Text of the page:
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AI raises questions by predicting race from medical images

by John R. Fischer, Senior Reporter | October 25, 2022
Artificial Intelligence CT Women's Health X-Ray
For still unknown reasons, AI may be able to determine with high accuracy self-reported race from several medical imaging scans.
Researchers at the National Institutes of Health say that artificial intelligence may unknowingly increase racial disparities after finding models were able to accurately identify self-reported race in several different types of radiographic scans, with no explanation as to how.

The scientists designed AI applications that could predict race solely from chest X-rays but found that they also predicted race with high accuracy from mammograms, cervical spine radiographs and CT scans, regardless of the anatomic location.

They also determined race even in images that were highly degraded, cropped to one ninth of their original size or had resolution modified to the point where they barely resembled X-rays.
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The researchers were unable to explain how the models did this, indicating that the information they use to make these predictions is not yet known and that AI may unknowingly incorporate racial data, leading to potential biases.

“For AI to truly benefit all patients, we need a better understanding of how these algorithms make their decisions to prevent unintended biases,” said Dr. Judy Gichoya, first study author and the National Institute of Biomedical Imaging and Bioengineering Data and Technology Advancement (DATA) National Service Scholar, in a statement.

Prior research has proven that several potential factors can make AI algorithms racially biased, including data sets not representative of different patient populations, and phenotypes disproportionately present in subgroup populations, such as racial differences in breast or bone density.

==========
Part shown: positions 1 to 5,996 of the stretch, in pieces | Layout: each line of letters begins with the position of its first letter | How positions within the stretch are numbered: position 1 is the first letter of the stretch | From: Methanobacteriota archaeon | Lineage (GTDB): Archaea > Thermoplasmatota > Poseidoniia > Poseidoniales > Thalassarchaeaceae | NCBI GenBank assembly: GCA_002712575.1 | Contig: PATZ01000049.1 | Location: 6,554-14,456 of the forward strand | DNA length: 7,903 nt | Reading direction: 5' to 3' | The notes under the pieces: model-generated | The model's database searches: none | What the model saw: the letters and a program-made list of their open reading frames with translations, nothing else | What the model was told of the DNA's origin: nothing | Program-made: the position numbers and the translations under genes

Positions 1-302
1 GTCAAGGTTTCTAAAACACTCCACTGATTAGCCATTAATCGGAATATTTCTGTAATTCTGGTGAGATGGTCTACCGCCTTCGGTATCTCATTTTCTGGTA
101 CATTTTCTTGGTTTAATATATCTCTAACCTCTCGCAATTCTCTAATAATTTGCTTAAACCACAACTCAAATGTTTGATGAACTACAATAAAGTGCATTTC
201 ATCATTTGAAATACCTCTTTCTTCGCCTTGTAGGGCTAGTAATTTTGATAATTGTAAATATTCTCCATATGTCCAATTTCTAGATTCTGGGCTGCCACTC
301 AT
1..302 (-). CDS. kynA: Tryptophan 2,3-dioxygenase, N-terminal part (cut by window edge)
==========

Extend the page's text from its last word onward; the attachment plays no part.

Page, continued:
Gichoya and her colleagues assessed three large data sets of a diverse patient population with their algorithms. They looked at potential factors that could affect features in radiographic images, including body mass index, breast density, bone density, or disease distribution, but found no answers as to how the algorithm detected race.

“There has been a line of thought that if developers ‘hide’ demographic factors—like race, gender, or socioeconomic status from the AI model, that the resulting algorithm will not be able to discriminate based on such features and will therefore be ‘fair’. This work highlights that this simplistic view is not a viable option for assuring equity in AI and machine learning,” said NIBIB DATA Scholar Rui Sá.

Researchers at Harvard and MIT had similar findings in a study published earlier this year where an AI algorithm predicted race with 90% accuracy just by reading X-ray scans, even when filters were applied.

One theorized that X-ray and CT scanners may detect higher melanin content of darker skin and embed this information in digital images, but says more research is required to validate this.

The NIH study is part of The Medical Imaging Data Resource Center.

The findings were published in Lancet Digital Health.

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